Setting up the fund would add debt and drain cash, but it would yield big benefits immediately. Patel estimates that such a deal would boost pretax profits by $900 million in the first year and save GM about $700 million in cash. Accounting for inflation, GM's health-care expenses would drop by about $200 million a year and cash flow would improve by $400 million a year. Ford's health-care expense would drop by $800 million the first year and cash flow would improve by $200 million. Patel thinks the growing improvement to cash flow would help the Big Three narrow the gap with Toyota (TM ) on product and research and development spending. Right now Toyota dedicates almost 12% of its revenue to capital expenditures and R&D. GM spends just 8.4% of its revenue.
If it all sounds too good to be true, it may very well be. The devil will be in the plan's infinite details. The companies' ability to fund a big trust, first of all, depends upon how much money the UAW requests. If the union seeks assets totaling 80% of liabilities, then GM and Ford may not be able to afford it. Since GM already borrowed $18 billion in 2003 to shore up its pension fund and Ford borrowed $23.5 billion this year for restructuring, neither wants to shoulder much more long-term debt. Both have junk debt ratings, so the money would be quite expensive.
At some point, a judge would also have to sign off on a global Big Three trust, because Ford and GM face a legal impediment. When the union gave them concessions on health care last year, a lawsuit was filed to freeze retiree benefits. The courts upheld the deal, but froze the new benefits package until 2011. GM Chairman and CEO G. Richard Wagoner Jr. said in a December interview that further concessions made on behalf of those retirees would need court approval. The same goes for Ford--but not Chrysler, which never won the same health-care concessions as its rivals.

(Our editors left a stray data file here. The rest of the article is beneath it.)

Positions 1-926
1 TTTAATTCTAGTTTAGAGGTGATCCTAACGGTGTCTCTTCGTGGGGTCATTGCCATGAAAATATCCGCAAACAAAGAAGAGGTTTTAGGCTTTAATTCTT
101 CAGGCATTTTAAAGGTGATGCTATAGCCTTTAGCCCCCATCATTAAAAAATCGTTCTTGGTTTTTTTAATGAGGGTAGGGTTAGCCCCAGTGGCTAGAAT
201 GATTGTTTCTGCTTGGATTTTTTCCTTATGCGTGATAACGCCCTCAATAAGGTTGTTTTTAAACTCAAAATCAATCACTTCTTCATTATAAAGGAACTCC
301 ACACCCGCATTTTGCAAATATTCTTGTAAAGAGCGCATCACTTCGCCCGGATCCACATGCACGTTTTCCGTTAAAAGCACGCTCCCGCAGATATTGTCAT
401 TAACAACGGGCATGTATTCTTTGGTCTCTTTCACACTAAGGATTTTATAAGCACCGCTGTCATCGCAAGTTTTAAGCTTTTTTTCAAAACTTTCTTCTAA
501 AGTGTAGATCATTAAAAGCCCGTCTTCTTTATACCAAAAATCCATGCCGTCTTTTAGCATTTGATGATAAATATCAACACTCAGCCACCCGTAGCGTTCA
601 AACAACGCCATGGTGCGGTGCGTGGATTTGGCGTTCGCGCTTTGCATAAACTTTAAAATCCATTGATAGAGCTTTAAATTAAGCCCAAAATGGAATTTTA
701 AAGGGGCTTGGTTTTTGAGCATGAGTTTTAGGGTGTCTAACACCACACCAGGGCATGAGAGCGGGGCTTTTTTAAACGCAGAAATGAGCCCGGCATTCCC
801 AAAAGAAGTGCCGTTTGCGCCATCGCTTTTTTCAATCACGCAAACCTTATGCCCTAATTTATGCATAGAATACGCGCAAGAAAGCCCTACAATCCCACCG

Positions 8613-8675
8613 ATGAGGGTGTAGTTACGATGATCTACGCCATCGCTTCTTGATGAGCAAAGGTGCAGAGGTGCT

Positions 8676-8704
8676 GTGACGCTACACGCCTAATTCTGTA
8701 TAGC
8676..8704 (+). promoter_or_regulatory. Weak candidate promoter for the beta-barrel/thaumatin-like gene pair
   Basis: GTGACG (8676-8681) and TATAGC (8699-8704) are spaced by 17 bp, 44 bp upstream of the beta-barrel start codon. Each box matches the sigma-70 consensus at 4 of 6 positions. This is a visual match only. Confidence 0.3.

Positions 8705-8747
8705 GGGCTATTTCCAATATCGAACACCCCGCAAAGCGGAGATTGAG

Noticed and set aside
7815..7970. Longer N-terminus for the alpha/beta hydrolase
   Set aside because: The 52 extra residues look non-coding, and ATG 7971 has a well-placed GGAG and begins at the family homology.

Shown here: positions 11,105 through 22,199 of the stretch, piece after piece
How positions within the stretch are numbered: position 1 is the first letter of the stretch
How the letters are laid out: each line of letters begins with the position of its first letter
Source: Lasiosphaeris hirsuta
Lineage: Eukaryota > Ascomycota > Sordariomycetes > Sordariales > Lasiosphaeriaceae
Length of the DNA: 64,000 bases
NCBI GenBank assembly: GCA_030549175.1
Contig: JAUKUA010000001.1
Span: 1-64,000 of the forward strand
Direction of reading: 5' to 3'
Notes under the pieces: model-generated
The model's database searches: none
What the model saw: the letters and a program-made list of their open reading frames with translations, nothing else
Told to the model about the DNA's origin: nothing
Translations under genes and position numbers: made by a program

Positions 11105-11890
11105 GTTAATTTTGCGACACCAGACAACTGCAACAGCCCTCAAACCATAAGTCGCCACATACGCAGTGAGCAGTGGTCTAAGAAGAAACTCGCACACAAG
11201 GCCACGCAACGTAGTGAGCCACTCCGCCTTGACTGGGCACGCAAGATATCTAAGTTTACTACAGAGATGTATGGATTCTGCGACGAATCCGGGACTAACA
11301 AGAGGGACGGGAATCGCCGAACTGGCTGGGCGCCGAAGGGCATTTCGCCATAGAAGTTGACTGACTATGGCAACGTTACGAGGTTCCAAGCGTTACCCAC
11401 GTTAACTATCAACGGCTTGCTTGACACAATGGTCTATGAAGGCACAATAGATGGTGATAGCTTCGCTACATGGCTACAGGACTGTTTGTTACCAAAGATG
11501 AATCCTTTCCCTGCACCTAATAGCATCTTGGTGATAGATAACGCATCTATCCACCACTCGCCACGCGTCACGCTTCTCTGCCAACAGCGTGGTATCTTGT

NEW BALL GAME
Nothing in the court order prevents the two companies from setting up a fund to cover new retirees, of course. McAlinden says that the 34,000 GM workers who took retirement as part of the company's recent restructuring could be covered by a new independent VEBA if UAW leaders consented to such a deal. Then, GM and Ford could set up a fund to cover the rest of their retirees beginning after 2011. McAlinden estimates that 80% of the long-term liabilities will be incurred after that date.
The diverging legal and business dynamics at the three companies make a big trust covering benefits at each one difficult to establish. But it is unlikely the UAW would allow one or two of the companies to establish a separate trust to wall off health-care liabilities, even though such a scenario is theoretically possible. That would violate a longstanding union policy against giving any particular member of the Big Three a substantial cost advantage over the other two.
If giant independent trusts get established for all of the auto companies, one far-reaching implication of the move is that the UAW would become an enormous health-care provider. Another is that the union would be forced to manage benefits. That means if costs rise faster than investment returns, the union might have to offer weaker medical benefits to its own members. Right now, if health care gets more expensive, GM, Ford, and Chrysler just cut bigger checks. But it's possible the UAW may do just as well at managing the money as the companies do. Major union-run pension plans nationwide made nearly 14.6% returns last year, about half a point better than large corporate-run funds did, according to Wilshire Associates.
So there's reason to believe that the UAW, even though it will certainly negotiate aggressively, may be willing to go for the idea of a VEBA trust. Although the idea would have been a nonstarter in 2003, the last time the union contract was renegotiated, things have taken a powerful turn for the worse in the past few years. And the arrival of Cerberus may well increase Detroit's willingness to engage in complex financial engineering. "You bring in private equity, and the game changes," says Center for Automotive Research Chairman David E. Cole.
By David Welch and Nanette Byrnes, with Anthony Bianco in New York